In the Spring of 2007, I returned to my full time job after an 18-month deployment that included a year in Iraq and realized that the world of public relations had changed.
While I was an early adopter of social sites like LinkedIn, most PR pros weren’t generally using social media for PR purposes.
Twitter, which was founded in 2006, didn’t exist when I left.
My soldiers told me MySpace was a place to meet girls, so it didn’t seem to have a practical business application and I didn’t want another password to remember.
Facebook had a mere 20 million registered users.
Posterous, Amplify and Quora had yet to be founded.
When settling back into my job,
I realized PR was changing, but with a little help, I adapted easily.
As I prepare for another year-long deployment, between packing and planning, I’ve found a little time to reflect on why: at times the work in uniform can be amazingly similar to my work in PR.
Many people think of weapons, tanks and helicopters when they think of the Army.
But just like there’s more to PR than just publicity, there’s much more to a day in the uniformed life than just maneuver. Here are six things the Army has taught me about PR:
It’s the title of a popular book on social media. To the Army, engagements often mean meeting with people in the community.
This is an important tool in both a counterinsurgency strategy and a PR campaign.
An insurgency lives through support of the people. If we engage the community, build trust, and demonstrate they have a vested interest in the outcome, we might tip the scale of favor.
Likewise, these are also the fundamental building blocks for success in social media for any organization.
2. Sphere of Influence.
The people we want to engage are the “influencers” – people who have the ability to cause measurable actions.
The Army uses the term sphere of influence or “SOI,” which means understanding the social dynamics and hierarchy in the physical world.
Which tribe is affiliated with another?
What links or separates two local political organizations?
Is the source of conflict ethnic or sectarian?
Who will the people follow?
These are the similar to the types of questions we consider when planning PR strategies both on and offline.
3. A bigger perspective.
It’s easy to get wrapped up in the day-to-day of our own little worlds, yet the PR pros that excel are those who have the ability to connect seemingly disparate dots, to identify trends and nest their ideas neatly within those trends.
Living amid another culture, learning a bit of their language and understand the history has given me a broader perspective.
In business and PR, the Web is making the world a smaller place. Our influencers and audience may, in fact, reside outside the borders of the United States.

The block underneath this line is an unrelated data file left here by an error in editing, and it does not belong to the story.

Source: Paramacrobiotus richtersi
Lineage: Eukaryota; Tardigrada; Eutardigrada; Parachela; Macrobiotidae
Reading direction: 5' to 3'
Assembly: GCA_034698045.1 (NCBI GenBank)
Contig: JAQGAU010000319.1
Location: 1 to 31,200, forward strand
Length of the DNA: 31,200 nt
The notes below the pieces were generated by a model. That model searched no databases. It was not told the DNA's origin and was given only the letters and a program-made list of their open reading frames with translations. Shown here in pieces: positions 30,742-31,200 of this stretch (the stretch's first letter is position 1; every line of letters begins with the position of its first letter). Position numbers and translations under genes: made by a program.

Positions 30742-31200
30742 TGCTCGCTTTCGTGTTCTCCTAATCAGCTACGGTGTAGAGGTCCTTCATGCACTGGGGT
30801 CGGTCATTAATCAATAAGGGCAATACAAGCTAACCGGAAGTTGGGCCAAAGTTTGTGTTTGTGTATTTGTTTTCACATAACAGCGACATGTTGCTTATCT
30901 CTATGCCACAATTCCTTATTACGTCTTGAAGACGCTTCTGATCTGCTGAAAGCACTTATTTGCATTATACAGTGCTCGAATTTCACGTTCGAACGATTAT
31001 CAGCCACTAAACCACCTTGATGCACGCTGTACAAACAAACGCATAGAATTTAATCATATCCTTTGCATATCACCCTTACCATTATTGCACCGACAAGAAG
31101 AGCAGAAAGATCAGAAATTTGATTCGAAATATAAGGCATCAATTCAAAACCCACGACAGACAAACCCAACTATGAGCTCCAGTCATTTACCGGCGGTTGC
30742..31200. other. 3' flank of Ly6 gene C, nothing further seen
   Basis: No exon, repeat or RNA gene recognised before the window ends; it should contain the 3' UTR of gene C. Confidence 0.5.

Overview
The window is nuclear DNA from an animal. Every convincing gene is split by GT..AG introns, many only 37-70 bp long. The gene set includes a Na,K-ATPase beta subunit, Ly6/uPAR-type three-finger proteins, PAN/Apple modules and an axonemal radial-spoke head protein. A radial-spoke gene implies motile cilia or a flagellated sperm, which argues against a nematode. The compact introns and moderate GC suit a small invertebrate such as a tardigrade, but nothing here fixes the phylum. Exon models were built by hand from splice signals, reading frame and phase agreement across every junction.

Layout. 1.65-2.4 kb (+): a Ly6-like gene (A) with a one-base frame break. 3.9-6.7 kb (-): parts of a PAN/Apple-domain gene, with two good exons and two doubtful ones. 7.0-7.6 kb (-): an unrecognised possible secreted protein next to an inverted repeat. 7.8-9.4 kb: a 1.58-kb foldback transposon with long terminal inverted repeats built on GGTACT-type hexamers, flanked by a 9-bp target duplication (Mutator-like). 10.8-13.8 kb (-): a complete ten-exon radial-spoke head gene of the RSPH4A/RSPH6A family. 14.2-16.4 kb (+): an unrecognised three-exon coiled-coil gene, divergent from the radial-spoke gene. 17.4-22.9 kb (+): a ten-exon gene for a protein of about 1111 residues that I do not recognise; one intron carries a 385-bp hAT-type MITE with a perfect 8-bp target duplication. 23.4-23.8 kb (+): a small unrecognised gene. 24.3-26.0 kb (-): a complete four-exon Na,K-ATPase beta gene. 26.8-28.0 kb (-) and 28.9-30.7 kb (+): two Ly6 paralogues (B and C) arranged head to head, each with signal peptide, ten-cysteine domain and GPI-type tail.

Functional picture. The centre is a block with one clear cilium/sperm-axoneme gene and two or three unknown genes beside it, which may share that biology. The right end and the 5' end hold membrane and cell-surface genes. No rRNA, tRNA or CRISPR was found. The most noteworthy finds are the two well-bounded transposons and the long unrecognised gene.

I literally have dozens of connections on Twitter with PR pros in the UK, Singapore and India, for example.
My First Sergeant is my right-hand man, the most senior enlisted soldier in my unit and certainly the most experienced.
He includes a quote at the bottom of his email signature block that reads, “When everything is a priority, nothing is a priority.”
It’s a constant and tactful reminder to my younger enthusiasm, which might otherwise drive me to develop a more aggressive training schedule that’s beyond what can be realistically accomplished.
The translation to my work in PR could not be more closely correlated.
Amid a landscape that is laden with opportunity, we might be tempted to sign up for every new social media service at the expense of focusing on those that will return benefits to the organization.
While it’s worthwhile to experiment, we have got to prioritize.
5. An extended community.
Especially in the reserve components of the military, when you call a soldier to active duty, the change is stressful for those around them.
Spouses are separated by thousands of miles, perhaps raising the kids on their own, and employers are stuck trying to cover the work load.
These sacrifices are every bit as patriotic as the soldier’s service and if the community around the soldier isn’t prepared, then the soldier won’t be prepared.
Preparing for change is a critical point we address in PR every time we launch a new product, or add more features.
We spend countless hours preparing the community with pre-briefs, developing FAQs and blog posts to address questions.
It’s usually during these times we realize our community is extended – and much larger than we may have realized.
And I’d be remiss if I didn’t give a shot out to my own community, including my employer Vocus, which has gone above and beyond to be supportive and understanding.
6. Stay humble.
Frank Buckle was the last living American World War I veteran and recently passed away at age 110.
In his time, nearly every American was affected by the conflict overseas.
Today, with less than 1 percent of Americans serving in harm’s way, it’s a very different story.
Even so, support for men and women in uniform has never been higher.
I’m always amazed when I’m out in public in uniform how many people approach me and say, “Thank you for your service.”
Serving is a choice and a privilege and it doesn’t entitle those serving to special recognition; though when it’s offered, it’s humbling.
Humility is an important characteristic for PR practitioners in social media. We are not entitled to likes, fans or followers – these are earned and should not be taken for granted.
When I return this time around,
it’ll be the Spring of 2012 and I wonder what changes will be waiting.
I hope to some degree, I’ll be able to keep better tabs on news from home, given the ubiquity and accessibility of Twitter and other social sites.
In the meantime, I’m hoping the Army will teach me six more things about PR.